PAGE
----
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The many accidents by fire, which have happened in this neighbourhood, have constantly been the means of addi

abbot of Waltam, at the wich masse did offer, for a masse penny, the Lord Ros a crowne of gold, and no man els; the wiche masse fynyschid, the abbot, with them of the quyer, came and buried the body in his chappell, under a tombe of whyte marbell, wiche both hit and the chappell were founded by hym, and it stondeth on the southe syde of the quyre of the sayde churche : and that service ended, the masse of the Trynytye was songin by the foresaid suffragans; and at the offerynge, the Lord Ros offered 3s. 4d.; and when the morners had offered, brought hym to his place agen, each of them offered 4d. ; wich offryng and masse doon incontynent, the masse of requiem was begon, songen by the bushop of London, the suffragan, gospiler, and the abbot, Pistoler; and when it came to the offryng, the Lord Ros offred 6s. 8d. ; and after that the cotte of armes was offred by Sir Olyver Manners and Sir Francis Lovel, knyghts, and morners; and bycause there was nobler men in the lyverey of blak present then the other morners were, hit was advysed by garter and clarenceulx to desier them to offer the other hachements, wiche was doon; and after all that was doon and offred, they were sent on the aulterende as accustumed, and then offred; all the other morners offred accordyngly; and next after them came the lord steward erl of Shrewsbury, havyng the maior of London on his lefte arme, and the said lord steward caused the said lord maior to offre affore him; after them offrid lord of Saynt John's, Sir Henry and Sir Edward Guldeford, with many other noblemen, and crafts of London, with gentilmen, and his own servaunts; wiche offryng done, there was a sermond made by Doctor William Goderick; and the sermond finisched, and the masse, at the gospell of Seynt John, when he said, et verbum caro factum est, the banner of his armes was offrid; and all things full fynyshid, every man went to dynner: and thus endid the seremonies doon at the buryall of the most noble knyght Sir Thomas Lovell, banneret and knyght of the most noble order of the garter-on whose soule God pardon.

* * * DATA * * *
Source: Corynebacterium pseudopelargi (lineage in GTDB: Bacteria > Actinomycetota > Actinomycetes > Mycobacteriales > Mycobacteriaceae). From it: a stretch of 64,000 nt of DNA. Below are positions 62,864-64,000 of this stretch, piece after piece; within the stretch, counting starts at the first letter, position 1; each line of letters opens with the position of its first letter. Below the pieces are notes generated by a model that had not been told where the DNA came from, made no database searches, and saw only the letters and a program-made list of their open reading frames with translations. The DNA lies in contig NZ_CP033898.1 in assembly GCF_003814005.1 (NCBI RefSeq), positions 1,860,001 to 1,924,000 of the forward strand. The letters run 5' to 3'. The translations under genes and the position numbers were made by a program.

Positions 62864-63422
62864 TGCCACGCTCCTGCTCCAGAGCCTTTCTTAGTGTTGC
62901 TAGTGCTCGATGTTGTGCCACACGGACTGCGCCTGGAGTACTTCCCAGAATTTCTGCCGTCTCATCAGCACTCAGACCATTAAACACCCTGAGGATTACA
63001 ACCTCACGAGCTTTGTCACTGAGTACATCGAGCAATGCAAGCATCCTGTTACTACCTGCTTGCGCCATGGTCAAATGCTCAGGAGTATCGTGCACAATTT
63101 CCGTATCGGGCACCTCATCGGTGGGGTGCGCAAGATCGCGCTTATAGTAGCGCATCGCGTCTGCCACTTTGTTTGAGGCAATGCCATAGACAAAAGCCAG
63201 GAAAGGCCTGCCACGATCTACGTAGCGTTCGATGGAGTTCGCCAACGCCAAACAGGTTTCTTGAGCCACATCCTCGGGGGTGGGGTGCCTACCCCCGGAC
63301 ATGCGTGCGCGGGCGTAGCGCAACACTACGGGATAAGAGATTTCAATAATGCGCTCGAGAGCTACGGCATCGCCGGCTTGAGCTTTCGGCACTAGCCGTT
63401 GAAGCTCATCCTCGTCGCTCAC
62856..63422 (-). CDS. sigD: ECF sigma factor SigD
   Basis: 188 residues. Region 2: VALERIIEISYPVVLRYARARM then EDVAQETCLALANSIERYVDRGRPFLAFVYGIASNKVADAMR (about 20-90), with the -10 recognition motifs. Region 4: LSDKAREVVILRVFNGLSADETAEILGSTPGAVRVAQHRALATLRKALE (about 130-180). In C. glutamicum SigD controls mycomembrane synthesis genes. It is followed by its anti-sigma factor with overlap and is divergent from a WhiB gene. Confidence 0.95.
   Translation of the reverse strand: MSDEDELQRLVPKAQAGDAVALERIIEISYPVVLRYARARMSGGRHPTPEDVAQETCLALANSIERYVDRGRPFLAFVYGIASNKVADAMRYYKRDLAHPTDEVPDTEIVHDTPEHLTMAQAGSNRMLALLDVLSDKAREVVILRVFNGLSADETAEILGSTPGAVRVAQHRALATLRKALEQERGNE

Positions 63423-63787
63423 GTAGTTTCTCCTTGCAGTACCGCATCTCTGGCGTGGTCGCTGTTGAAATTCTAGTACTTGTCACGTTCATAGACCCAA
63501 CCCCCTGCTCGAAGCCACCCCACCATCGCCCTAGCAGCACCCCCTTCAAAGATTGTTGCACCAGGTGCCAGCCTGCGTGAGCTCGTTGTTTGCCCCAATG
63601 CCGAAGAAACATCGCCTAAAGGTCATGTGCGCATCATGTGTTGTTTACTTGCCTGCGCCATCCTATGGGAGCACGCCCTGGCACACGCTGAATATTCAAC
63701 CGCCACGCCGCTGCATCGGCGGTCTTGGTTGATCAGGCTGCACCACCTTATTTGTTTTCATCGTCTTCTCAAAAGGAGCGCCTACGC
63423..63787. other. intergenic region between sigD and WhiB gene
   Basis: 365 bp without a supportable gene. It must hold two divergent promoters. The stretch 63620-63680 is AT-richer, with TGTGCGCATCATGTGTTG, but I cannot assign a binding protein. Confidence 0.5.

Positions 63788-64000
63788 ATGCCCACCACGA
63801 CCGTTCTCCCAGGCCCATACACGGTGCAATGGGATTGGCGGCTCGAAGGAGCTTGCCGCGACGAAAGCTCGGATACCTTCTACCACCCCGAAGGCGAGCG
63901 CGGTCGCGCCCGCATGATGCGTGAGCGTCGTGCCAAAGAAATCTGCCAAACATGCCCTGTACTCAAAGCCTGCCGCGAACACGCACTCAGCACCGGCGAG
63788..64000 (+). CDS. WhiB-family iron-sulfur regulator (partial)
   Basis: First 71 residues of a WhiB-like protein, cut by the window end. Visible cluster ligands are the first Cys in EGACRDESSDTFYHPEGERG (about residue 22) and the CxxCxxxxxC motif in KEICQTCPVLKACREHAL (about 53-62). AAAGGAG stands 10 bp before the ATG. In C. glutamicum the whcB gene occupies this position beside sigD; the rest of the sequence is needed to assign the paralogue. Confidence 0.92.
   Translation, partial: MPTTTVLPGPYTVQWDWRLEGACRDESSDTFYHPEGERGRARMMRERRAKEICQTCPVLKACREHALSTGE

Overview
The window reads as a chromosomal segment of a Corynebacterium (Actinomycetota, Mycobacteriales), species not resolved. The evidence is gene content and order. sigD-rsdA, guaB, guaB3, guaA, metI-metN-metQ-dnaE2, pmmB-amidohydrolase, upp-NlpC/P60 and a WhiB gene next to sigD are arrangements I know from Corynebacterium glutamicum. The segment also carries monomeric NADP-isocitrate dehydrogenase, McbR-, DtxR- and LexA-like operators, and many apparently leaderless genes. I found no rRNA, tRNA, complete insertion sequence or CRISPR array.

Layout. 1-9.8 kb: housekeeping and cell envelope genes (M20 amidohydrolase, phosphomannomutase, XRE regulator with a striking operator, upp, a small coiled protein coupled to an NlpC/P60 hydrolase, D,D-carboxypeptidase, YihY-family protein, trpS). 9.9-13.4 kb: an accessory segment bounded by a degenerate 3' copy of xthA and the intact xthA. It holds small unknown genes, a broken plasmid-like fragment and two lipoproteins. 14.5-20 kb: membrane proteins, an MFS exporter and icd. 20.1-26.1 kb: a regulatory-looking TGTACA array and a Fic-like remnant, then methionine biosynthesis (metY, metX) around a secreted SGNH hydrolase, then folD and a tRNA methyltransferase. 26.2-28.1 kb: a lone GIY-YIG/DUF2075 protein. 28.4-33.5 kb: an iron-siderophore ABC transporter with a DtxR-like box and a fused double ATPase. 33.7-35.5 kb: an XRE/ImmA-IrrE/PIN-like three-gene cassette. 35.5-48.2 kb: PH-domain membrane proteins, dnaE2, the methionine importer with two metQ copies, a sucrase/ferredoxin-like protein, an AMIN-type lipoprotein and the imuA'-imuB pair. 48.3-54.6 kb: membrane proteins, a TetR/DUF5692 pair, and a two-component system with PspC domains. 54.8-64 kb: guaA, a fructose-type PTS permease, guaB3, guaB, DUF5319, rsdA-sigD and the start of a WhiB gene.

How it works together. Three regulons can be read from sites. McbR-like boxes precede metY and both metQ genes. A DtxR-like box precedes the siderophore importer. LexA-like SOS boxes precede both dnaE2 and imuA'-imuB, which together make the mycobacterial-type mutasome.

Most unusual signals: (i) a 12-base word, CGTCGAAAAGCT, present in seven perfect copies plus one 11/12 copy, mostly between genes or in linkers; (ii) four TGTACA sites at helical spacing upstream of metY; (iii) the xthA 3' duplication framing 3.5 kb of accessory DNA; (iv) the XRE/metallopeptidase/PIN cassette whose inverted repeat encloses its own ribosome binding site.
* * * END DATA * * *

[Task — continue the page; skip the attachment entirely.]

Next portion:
Item. It is to be remembered, that the day that he came from Enfyld to Holywell, ther folowed a carte with ale and torches, for to refresche the poore people; and the torches were often renued by the way.

Item. There was every day whiles he was at Enfield, two hundred poore folks, and them that had pense apece, and bread and meat.

Item. There was said the day of his buriall at Holiwell one hundred and forty masses.

Item. There was servid that day, to people that were there, four hundred messes of mete and above."

tional improvement; not that the effect can compensate the cause.

This induces us to add, that on part of the site which oc. casioned the litigation between the rectors of St. Michael and St. Peter, as before mentioned, stands THE IMPERIAL FIRE OFFICE. The undoubted responsibility of the company to which this office belongs is a capital of one million, two hundred thousand pounds sterling, subscribed in shares of 500. each, and no member is a subscriber for more than 50001.

When any loss or damage has been duly proved, the company pay the amount without any discount or other deduce tion whatever; and cheerfully propose paying all expences attending the removal of goods, &c. from houses or premises adjoining those on fire.

We have been diffuse upon these useful and public minded establishments, considering them worthy of praise adequate to the vast and essential benefits they produce.